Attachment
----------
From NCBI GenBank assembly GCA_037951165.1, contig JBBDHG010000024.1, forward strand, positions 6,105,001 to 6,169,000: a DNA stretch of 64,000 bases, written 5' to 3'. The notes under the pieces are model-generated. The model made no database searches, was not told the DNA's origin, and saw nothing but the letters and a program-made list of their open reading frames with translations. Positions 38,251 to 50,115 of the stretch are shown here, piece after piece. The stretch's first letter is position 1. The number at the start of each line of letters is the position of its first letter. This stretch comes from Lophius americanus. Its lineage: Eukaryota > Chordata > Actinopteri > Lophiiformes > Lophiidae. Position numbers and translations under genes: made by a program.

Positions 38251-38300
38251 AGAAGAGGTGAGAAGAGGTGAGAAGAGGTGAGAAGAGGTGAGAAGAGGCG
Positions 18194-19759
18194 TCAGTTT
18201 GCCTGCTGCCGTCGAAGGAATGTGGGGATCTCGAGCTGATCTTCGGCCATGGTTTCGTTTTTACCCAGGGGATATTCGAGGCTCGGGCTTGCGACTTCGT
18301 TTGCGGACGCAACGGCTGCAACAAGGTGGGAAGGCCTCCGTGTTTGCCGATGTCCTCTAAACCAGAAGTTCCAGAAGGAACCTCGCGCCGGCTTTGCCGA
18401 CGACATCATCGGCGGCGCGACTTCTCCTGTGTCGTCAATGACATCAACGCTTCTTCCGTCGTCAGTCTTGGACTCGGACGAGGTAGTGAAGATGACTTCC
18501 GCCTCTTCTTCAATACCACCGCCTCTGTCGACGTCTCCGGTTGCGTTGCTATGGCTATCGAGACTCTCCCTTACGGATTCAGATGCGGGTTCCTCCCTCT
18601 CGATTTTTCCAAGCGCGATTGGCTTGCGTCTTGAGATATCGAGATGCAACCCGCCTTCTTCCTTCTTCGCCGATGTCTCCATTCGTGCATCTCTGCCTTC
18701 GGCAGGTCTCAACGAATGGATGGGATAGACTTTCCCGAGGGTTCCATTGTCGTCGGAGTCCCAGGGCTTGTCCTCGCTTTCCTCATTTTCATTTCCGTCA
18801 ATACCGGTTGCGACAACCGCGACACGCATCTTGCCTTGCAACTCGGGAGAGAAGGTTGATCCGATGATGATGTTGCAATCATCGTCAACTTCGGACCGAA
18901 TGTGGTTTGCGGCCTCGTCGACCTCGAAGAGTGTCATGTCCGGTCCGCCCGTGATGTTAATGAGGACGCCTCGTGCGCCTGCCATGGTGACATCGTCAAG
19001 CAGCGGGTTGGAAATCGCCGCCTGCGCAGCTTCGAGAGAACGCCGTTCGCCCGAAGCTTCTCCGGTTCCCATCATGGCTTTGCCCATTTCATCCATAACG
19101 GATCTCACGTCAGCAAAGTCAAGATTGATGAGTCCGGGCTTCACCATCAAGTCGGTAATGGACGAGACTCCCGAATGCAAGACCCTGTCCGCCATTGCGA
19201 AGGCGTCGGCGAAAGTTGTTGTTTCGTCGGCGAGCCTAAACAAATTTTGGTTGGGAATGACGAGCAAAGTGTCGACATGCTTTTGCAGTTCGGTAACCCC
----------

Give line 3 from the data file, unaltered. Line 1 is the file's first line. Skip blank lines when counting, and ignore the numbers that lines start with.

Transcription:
38251 AGAAGAGGTGAGAAGAGGTGAGAAGAGGTGAGAAGAGGTGAGAAGAGGCG